Cobra Stay Slayer setup

I’ve always mitered my seat stays at the TT/ST junction by hand using BikeCAD’s paper templates. It’s fairly quick but fiddly and not easy to get them nuts on.

So I bought a used Anvil SS fixture and tried it out. The miter was excellent but it took ages to set the dang thing up. After a couple of attempts I switched back to the paper templates.

When Joe at Cobra released the Stay Slayer it was hard to resist. The thing looks fabulous. I now have one sitting in my workshop and will use it later this week on a frame. But before I do, I’d love to get a head start.

Is anyone willing to share their setup process for the Stay Slayer? Do you use a dummy axle or the measuring rod? Which BikeCAD dimensions do you use to set it up? How do you quickly lop off the extra tubing so they don’t bump into each other passed the cut line?

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I might be able to help with the Anvil fixture (I own I think the first one Don ever made of the SS fixture, as well as most of the other stuff, since I was his test mule for a bunch of stuff) if you want some tips there. I can get it set up in a minute or two at most usually, I think, though I haven’t timed myself.


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@anon91558591 If you’re willing to share your setup process for the Anvil fixture, I can likely apply it to the Stay Slayer. Plus, there’s probably plenty of other builders with the Anvil who could learn from you. Thanks!

Ok, I’ll take a crack at it.

First, I’m assuming you’re mitering the seatstays free (ie, you haven’t welded them to dropouts yet) and that you’re done with any bending/manipulation you plan to do.

Step 1: Adjust your dropout dummy cones to approximately the width of your actual dropouts. You don’t need to be particularly careful about this, just get close. My fixture is old enough that it doesn’t even have a scale for this, I generally just eyeball things these days.

Step 2: Install seatstays into your clamps/v-blocks and make sure they’re even/centered and that they’re not twisted out of plane. This can be really quick if you have a newer fixture with a centering wedge, or it can take a little futzing around if yours is as old as mine. Regardless, though, having the stays perfectly centered in the fixture doesn’t really matter. Having them extending out from the clamps evenly is more important, and you can accomplish this with the aid of a parallel and your eyeballs.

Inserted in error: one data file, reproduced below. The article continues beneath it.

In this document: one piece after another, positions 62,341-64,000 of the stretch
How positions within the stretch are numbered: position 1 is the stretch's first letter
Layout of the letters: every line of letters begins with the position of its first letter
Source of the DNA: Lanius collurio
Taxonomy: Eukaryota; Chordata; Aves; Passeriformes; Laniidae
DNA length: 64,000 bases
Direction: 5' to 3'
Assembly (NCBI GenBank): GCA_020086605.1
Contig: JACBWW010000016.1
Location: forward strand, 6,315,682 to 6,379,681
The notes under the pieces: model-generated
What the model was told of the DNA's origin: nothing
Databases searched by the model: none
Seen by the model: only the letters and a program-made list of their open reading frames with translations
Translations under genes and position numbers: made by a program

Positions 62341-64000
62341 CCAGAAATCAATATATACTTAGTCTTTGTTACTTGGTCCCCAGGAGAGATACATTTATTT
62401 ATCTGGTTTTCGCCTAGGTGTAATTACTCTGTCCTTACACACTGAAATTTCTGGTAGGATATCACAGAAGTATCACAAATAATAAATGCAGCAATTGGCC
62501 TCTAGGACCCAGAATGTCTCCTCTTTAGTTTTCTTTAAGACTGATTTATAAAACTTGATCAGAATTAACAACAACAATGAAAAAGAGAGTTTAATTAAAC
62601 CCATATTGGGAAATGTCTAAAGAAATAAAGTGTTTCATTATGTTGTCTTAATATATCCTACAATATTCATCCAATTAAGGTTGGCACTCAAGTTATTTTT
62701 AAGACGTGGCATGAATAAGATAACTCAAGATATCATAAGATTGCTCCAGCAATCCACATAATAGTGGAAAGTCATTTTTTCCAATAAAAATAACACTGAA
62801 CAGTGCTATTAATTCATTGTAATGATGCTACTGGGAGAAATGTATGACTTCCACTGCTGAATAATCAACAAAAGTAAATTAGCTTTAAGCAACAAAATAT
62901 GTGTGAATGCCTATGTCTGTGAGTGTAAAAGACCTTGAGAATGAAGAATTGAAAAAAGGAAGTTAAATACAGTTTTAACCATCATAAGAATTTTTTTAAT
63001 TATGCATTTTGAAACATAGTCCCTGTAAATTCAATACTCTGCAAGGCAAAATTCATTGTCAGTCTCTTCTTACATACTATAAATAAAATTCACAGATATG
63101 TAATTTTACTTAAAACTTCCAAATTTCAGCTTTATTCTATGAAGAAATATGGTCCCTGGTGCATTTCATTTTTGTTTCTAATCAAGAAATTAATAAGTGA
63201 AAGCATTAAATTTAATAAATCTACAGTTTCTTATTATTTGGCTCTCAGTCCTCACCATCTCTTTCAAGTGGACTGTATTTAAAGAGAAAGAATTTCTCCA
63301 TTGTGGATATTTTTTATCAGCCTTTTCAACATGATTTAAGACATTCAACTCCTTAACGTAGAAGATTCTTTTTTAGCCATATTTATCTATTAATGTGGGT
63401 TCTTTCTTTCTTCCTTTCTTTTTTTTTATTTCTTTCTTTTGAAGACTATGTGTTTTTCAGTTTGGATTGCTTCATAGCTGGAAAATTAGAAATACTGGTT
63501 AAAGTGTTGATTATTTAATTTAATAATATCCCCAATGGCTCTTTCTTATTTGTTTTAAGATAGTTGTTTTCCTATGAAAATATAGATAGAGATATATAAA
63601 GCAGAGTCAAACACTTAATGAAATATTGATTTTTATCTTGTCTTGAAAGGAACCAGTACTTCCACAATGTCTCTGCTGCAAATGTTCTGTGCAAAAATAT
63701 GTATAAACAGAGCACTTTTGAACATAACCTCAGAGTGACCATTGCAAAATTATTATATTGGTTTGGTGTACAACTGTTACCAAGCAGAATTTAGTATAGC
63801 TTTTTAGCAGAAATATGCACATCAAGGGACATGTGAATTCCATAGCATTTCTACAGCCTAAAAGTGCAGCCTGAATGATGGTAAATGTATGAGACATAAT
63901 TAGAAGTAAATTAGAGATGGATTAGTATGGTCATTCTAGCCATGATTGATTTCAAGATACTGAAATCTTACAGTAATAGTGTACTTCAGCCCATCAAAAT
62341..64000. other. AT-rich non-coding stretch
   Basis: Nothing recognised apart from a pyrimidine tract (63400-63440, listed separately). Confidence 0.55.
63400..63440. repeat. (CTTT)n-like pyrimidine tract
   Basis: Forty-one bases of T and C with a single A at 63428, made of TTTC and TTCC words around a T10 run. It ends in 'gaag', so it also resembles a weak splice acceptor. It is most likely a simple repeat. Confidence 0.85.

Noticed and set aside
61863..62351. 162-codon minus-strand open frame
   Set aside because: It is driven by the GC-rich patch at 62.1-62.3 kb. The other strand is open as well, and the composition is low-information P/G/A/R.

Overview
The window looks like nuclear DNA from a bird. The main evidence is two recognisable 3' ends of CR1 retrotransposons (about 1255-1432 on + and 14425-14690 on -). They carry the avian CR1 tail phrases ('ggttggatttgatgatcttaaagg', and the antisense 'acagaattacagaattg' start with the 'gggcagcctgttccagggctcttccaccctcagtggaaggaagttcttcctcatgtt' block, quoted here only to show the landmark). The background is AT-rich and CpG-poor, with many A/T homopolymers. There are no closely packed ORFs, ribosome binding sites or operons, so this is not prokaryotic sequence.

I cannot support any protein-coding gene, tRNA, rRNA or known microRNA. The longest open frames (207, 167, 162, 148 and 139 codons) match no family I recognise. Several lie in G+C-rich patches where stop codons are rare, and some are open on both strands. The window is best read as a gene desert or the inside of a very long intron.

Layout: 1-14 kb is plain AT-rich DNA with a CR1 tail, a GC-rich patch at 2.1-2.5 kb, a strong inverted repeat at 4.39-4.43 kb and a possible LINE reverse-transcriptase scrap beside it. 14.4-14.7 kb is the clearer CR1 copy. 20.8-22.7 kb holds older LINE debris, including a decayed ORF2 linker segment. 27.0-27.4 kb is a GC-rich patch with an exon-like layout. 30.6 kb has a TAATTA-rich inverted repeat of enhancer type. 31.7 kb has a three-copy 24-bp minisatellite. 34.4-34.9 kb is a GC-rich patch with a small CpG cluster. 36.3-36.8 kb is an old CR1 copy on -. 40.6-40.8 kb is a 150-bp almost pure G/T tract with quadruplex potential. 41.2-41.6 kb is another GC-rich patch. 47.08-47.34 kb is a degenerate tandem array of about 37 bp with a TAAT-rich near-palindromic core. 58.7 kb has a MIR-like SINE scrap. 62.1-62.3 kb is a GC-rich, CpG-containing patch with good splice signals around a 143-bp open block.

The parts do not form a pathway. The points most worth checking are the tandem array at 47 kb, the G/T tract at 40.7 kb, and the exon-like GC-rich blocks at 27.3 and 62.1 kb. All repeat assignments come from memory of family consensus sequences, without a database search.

Step 3: Set your desired angle (generated from a CAD program or via whatever method you use) and get your hole saw centered. The quick and easy way to do this is to back the table away from the spindle/saw a bit, lower the saw to the point where the teeth are below the stays (so that the side of the saw will touch the stays as you tram in), then start the machine and sneak the saw in closer and closer. Since hole saws are never perfectly round, you’ll get to the point where the high spot on the saw is just tapping one stay. Once you get it just barely tapping both (your eyes and your ears will tell you) you’re good.

Remember, you have to have the stays extending evenly from the v-blocks for this technique to work.

Step 4: In some cases, your setup might not be rigid enough to keep the stays centered, since the saw is pushing one stay and pulling the other. If you find that your miters end up slightly offcenter because of this, you’ll want to tram over on the X by a small amount (ie 25-50 thousandths or so) to compensate. Experience will tell you how much (keep notes) so that you can compensate on the initial cut going forward.

Step 5: Seatstays are thin and hard to hang onto! It’s easy to mess them up in a mill, so don’t fully tighten the drawbar. Just go hand tight, no wrench. If you do snag something or break a tooth, you’ll just spin the arbor in the collet instead of destroying the stay. And no, you won’t hurt the collet or the arbor doing this at bike mitering speeds/loads (unless you leave it running for a few hours). Don’t do it for anything else, though.

Step 6: Miter away.

Hope that makes sense.


Wow, great tip! I will try this out next time and see how it works.

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Thanks @anon91558591! You make it sound so easy while I feel like I’m sweating bullets.

Have you already mitered the stays at the dropouts before setting them in the fixture for the ST cut?

How do you determine your cut length? Or do you eyeball the length, err on the long side, and make successive cuts until you’re happy with where they meet the ST?

I don’t miter the seatstays at the dropout end at all, just cut them to length (after I’ve made my seat tube miter) and then weld them on. On a hooded dropout I might do a quick pass with a rat tail file so they stay in place on the hood a bit better while I’m tacking.

So I do my seat tube miter, then adjust/cut from the other end to determine how high/low the stays meet the seat tube. Does that make sense?



Thanks @anon91558591! That seems so simple. I’ll have to give it a go.